NEW YORK – The founders behind food and agriculture investor Big Idea Ventures LLC are seeking to address some of the world’s most pressing problems — hunger, climate change, pollution and more. They are seeking to support entrepreneurs whose ideas may contribute to addressing some of the world’s most pressing challenges or bring disruption to staid categories.

“When Andrew Ive founded Big Idea Ventures he discussed tackling those big challenges and we have to find the mechanisms to do it,” said Tom Mastrobuoni, chief investment officer. “All the large food companies have made admirable goal statements about plastics, water and greenhouse gas emissions. But this is an issue that goes beyond sustainability.

“Hunger is an ongoing challenge. We still have food deserts in urban areas. We already produce enough calories to feed everyone. We're failing by not delivering. We need big ideas, but this is not as complicated as traveling to Mars. We are taking on those challenges that have been with us for a long time.”

With offices in New York and Singapore, the company currently has two investment funds and two accelerator programs. Big Idea’s New Protein Fund totals $50 million and invests in early-stage plant-based and cell-based startups as well as the ingredients and technologies that support such businesses.

Big Idea’s Generation Food Fund is raising $250 million under management and targets technologies and companies that will transform the global food system by reducing plastics, water, waste and carbon emissions throughout the supply chain.

Tom Mastrobuoni, Big Idea VenturesPrior to joining Big Idea Ventures, Mr. Mastrobuoni was chief financial officer for Tyson Ventures, the corporate venture capital arm of Tyson Foods, Inc. While working for Tyson Foods, he led investments in Beyond Meat, Clear Labs, Future Meat Technologies, Memphis Meats, MycoTechnology and New Wave Foods.

“We want to flip the paradigm,” Mr. Mastrobuoni said. “Our job is to find entrepreneurs and solutions to the problems the industry faces. For example, we understand packaging is a challenge. We also know the recycling system we have doesn’t work. So, let’s find materials, no matter what they are, that will break down.”

Big Idea’s first investment under its Generation Food platform was in New Wave Foods, Stamford, Conn., the manufacturer of plant-based shellfish. This investment was made in partnership with Zandbergen World’s Finest Meat and was part of New Wave Foods’ Series A round of $18 million that was headed by NEA, a global venture capital firm.

“We are set to disrupt the $9 billion shrimp industry with the introduction of a healthier, more environmentally friendly and sustainable, plant-based shrimp product,” said Mary McGovern, chief executive officer of New Wave Foods. “Raising $18 million through this Series A enables us to aggressively enter the market, establish New Wave Foods as a brand leader and expand our product offerings.”

Mr. Mastrobuoni said the shrimp category is growing at two-times the rate of other seafood categories but has production issues.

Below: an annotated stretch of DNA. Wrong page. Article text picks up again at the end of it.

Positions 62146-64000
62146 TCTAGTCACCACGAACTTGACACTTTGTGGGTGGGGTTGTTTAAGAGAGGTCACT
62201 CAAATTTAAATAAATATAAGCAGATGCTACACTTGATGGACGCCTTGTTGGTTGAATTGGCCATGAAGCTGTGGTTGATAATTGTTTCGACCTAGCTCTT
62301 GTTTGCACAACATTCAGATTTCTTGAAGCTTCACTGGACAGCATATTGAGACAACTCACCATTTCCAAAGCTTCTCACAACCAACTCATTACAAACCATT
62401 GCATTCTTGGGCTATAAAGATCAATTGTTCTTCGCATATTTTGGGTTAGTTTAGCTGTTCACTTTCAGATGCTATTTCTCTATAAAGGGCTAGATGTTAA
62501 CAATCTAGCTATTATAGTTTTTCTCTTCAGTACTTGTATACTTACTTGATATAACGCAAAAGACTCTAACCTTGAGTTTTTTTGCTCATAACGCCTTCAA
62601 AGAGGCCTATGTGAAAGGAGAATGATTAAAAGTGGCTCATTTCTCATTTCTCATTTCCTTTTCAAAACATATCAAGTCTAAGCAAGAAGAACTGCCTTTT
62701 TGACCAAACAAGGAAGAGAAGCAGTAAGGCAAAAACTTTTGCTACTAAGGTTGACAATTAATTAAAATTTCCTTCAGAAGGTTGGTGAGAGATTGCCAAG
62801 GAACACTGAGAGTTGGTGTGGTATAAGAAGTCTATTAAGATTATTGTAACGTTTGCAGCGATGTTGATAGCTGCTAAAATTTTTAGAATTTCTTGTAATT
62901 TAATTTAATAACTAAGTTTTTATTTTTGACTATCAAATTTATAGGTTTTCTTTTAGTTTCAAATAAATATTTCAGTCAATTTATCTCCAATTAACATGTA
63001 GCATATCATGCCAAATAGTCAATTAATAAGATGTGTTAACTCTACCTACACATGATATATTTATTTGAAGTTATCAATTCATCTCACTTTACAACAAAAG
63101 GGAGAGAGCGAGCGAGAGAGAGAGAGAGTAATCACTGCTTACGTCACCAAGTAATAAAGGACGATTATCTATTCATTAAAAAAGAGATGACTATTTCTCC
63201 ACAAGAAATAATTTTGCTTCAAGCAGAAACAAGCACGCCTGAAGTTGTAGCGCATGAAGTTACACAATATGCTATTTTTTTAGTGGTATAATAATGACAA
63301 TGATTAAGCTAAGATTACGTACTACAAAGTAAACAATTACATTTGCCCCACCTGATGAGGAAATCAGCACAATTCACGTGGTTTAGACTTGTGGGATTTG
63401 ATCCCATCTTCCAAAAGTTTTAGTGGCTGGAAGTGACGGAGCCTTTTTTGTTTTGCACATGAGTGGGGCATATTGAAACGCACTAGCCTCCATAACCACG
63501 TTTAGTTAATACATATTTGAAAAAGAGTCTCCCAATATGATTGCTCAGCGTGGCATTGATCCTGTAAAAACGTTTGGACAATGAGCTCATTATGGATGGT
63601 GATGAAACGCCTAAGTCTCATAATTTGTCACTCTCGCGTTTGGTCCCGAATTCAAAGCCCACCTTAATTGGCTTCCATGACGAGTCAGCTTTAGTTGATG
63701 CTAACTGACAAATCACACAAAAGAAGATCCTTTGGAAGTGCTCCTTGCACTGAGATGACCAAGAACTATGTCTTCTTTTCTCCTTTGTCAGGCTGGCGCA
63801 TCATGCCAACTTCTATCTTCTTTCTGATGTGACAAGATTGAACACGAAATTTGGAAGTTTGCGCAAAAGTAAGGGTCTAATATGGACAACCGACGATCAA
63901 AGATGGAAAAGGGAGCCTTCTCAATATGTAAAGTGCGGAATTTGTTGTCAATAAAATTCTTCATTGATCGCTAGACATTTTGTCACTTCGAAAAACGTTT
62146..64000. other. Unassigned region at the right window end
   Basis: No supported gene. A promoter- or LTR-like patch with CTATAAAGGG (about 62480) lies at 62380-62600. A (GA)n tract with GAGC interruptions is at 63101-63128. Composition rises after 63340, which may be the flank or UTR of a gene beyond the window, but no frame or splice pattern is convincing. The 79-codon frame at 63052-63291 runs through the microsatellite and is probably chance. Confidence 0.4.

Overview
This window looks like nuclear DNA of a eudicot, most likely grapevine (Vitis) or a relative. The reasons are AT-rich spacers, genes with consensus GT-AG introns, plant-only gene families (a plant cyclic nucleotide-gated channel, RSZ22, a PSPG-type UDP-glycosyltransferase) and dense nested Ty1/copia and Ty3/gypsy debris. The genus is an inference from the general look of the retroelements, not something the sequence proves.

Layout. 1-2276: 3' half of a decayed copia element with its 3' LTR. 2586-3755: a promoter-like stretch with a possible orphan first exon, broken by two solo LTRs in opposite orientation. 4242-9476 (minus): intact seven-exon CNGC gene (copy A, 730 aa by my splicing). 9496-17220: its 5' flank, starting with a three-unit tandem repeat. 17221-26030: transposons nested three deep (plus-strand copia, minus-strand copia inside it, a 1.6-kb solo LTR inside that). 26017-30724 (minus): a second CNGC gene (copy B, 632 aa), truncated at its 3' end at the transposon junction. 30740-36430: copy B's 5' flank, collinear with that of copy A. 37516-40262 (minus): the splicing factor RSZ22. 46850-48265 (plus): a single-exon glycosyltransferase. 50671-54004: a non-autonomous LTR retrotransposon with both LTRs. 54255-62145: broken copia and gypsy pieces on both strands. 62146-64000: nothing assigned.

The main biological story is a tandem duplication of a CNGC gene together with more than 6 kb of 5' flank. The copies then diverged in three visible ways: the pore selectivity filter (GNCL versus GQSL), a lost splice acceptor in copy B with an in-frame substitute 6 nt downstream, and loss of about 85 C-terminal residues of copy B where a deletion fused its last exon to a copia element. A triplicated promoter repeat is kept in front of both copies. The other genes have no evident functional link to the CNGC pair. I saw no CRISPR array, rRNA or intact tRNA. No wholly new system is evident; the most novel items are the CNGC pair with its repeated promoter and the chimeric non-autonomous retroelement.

“If people knew what shrimp farming overseas is like and what they are fed, most people would never it eat again,” he said. “Plant-based seafood is interesting. This is an opportunity to bring a new option to market.”

He added that the lack of competitors in the plant-based shrimp market made New Wave Foods attractive as well.

New Wave Foods Buddha Bowl made with plant-based shrimp“There is a lot of activity in the ground meat and patty segments,” Mr. Mastrobuoni said. “Shrimp is relatively uncrowded and interesting.”

When asked about Big Idea’s focus on plant-based and cell-based companies, Mr. Mastrobuoni said one word — “consumers.”

“They are begging for options,” he said. “When I give talks I tell people that if they want to understand the heart of the US consumer to look at the cereal aisle of any grocery store. US consumers want options.”

The investment firm manages two accelerator classes each year from its offices in New York and Singapore. Over five months, Big Idea staff and mentors work with entrepreneurs to help them prepare for growth and scale. Startups that participated in the most recent New York cohort included Novel Farms, the maker of a marbled cultured meat product; Orbillion Bio, a cell-based meat manufacturer; MeliBio, which uses microbiology to grow sustainable honey;, the maker of a cell-based meat media that replaces fetal-bovine serum; and Yoconut, a dairy alternative innovator.

Mr. Mastrobuoni said venture capital investing in food and the systems that support the industry has been a challenge since COVID-19 began.

“For starters, there are no conferences,” he said. “This is something that requires a personal relationship. It’s a sign of respect to go to an investor’s office and present yourself. That’s been missing since March 13.

“We’re also at a point where we’re trying to figure out if COVID is a long-term issue. The vaccine data says it may be with us for a while, or it could be a temporal anomaly. There’s a lot of uncertainty about what’s happening at the moment.